Ontario is caught in a fiscal squeeze play.
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|Glen Hodgson |
Senior Vice-President and Chief Economist
Forecasting and Analysis
Originally published in the Globe and Mail September 24, 2014
Ontario is caught in a fiscal squeeze play. Pressed between slower economic growth on one side and aging demographics on the other, Canada's largest province will be very hard-pressed to balance its books in 2018 under its current plan, even after having successfully reduced the deficit in 2013-14 below expectations.
The government could follow the usual pattern of further spending cuts or increased revenues to make up the difference, but that will only go so far when the fiscal deficit is due to structural and demographic forces—which The Conference Board of Canada believes is the case in Ontario. Instead, we believe the province will need to become even more innovative in how it raises money and delivers services.
One side of the fiscal squeeze play is continued slower economic growth. The 2008-09 global financial crisis and recession shrank revenues and prompted exceptional fiscal stimulus, pushing Ontario deep into deficit. Since then, Ontario’s economy has been slow to fully recover due to factors like prolonged American economic weakness, the rise of emerging markets led by China, competitive pressures on key industries and a stronger loonie.
The Conference Board projects Ontario's real GDP growth in 2014 to be a modest 1.5 per cent—better than 2013, but still well below the national average. Growth is expected to improve to 2.5 per cent in 2015, but we do not expect that rate of growth to continue.
In its new Ontario Fiscal Snapshot (part of a series examining the budgets for all provinces and the federal government), the Conference Board expects Ontario’s average annual growth rate over the 2014-2017 period to be 0.4 per cent slower than that projected in the July 2014 budget.
Weaker economic growth quickly translates into slower tax revenue growth. Lower expected equalization payments from Ottawa will add to Ontario’s fiscal squeeze, since Ontario remains less of a "have-not" than the other equalization-receiving provinces. As a result, we expect revenues to be a cumulative $6 billion below the government’s projections to 2018.
The other side of the fiscal squeeze play is unrelenting pressure from aging demographics on public spending. Health care spending has grown faster than the economy for decades and now represents 42 per cent of program spending in Ontario. Yet, the province's plan for fiscal restraint announced in the July 2014 budget is very back-end loaded.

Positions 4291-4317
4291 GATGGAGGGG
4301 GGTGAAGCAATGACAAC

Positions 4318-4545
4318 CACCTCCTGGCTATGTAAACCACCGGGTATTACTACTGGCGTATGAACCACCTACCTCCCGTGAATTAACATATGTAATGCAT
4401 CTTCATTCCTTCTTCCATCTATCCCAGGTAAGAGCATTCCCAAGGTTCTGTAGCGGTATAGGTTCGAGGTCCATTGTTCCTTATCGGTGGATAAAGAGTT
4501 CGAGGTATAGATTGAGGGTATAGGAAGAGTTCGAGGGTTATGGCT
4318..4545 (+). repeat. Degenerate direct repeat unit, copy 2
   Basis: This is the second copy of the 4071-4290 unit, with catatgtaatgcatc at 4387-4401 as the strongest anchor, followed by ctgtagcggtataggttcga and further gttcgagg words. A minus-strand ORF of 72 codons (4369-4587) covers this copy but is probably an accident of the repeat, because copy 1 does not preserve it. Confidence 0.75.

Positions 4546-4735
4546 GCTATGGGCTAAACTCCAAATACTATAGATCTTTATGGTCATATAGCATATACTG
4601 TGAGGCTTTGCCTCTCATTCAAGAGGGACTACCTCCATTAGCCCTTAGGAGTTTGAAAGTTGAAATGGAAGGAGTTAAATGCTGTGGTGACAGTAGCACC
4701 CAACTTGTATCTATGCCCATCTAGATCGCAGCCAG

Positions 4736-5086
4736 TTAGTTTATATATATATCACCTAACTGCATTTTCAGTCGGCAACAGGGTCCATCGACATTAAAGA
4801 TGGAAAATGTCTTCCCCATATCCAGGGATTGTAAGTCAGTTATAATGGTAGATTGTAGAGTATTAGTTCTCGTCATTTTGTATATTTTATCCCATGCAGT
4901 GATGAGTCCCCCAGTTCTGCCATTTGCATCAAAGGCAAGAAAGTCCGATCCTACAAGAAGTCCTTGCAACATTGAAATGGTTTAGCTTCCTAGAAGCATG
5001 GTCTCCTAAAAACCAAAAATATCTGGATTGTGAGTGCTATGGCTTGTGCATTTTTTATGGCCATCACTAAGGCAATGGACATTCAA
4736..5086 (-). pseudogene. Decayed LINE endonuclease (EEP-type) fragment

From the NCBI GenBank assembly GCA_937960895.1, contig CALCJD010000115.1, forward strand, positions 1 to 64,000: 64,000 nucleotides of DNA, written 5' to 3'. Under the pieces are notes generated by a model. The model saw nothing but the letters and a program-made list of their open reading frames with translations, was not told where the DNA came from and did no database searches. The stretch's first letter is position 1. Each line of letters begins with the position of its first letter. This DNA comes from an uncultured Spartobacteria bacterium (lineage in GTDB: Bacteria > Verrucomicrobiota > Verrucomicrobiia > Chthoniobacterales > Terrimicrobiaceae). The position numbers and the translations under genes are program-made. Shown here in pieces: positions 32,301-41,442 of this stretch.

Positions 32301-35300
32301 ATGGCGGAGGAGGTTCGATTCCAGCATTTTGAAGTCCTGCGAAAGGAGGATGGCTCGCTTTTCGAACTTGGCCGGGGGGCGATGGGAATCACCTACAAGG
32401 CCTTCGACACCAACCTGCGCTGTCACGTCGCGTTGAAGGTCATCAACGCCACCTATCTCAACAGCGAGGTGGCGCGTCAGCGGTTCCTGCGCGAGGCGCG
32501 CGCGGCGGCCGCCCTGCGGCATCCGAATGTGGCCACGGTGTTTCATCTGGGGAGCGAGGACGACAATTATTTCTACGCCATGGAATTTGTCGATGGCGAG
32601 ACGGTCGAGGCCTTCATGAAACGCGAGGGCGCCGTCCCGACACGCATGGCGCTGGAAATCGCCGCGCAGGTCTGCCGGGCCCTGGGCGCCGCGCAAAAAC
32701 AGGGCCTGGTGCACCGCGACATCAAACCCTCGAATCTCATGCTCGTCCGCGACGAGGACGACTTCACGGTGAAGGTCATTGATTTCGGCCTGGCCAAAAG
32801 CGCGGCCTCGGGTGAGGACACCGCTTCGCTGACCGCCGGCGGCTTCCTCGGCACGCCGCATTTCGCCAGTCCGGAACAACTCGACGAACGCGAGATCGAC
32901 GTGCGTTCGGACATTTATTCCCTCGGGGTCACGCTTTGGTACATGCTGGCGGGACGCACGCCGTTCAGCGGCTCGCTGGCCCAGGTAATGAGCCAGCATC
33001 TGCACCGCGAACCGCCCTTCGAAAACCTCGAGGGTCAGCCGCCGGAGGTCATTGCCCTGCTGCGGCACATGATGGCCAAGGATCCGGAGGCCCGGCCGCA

Program spending was set to increase by an average of 0.8 per cent annually from 2013–14 to 2017–18, with exceptional adjustment expected in the final year. In our experience, back-end loaded fiscal strategies seldom work; too many things tend to happen along the way to spoil the best of plans and intentions.
When slower revenue growth is combined with the spending path projected in the budget, Ontario will most likely be about $2.4 billion short of a balanced budget in 2018.
One approach to closing this gap is to keep squeezing spending growth. The Drummond report two years ago provided a long list of options for cutting spending on government programs and initiatives that are not top priorities. At the same time, the province could raise revenues through higher taxes on targeted sections of the population, as it did in the 2014 budget.
But a short-term approach is not likely to work against the unrelenting pressure of demographics from an aging population, and resulting slower growth. Ontario thus should be rethinking fundamentally how government programs are designed and delivered. Getting out of the fiscal trap may only be achieved through bold moves.
For example, could alternative approaches to health care delivery improve health outcomes at a lower cost? Could social welfare support that is delivered through myriad programs across the province be replaced with a guaranteed annual income delivered efficiently through the tax system?
In broader terms, the tax system itself is in need of policy innovation. Improving the simplicity, competitiveness and fairness of the tax system is the mandate of the Conference Board's new Centre for Tax and Fiscal Incentives, launching this month.
The Ontario government, with its four-year majority mandate, could take a leadership role in beginning to shift the burden of taxation away from things Canadians value—like income and investment— and toward things that society does not value— like carbon dioxide and other forms of pollution. Specific tax expenditures could be eliminated where no clear public policy purpose is being served (an area which Quebec is already examining).
The fiscal squeeze is structural and won’t be going away, so now is the time for Ontario to explore highly innovative approaches and examine how policy objectives may be achieved through different means.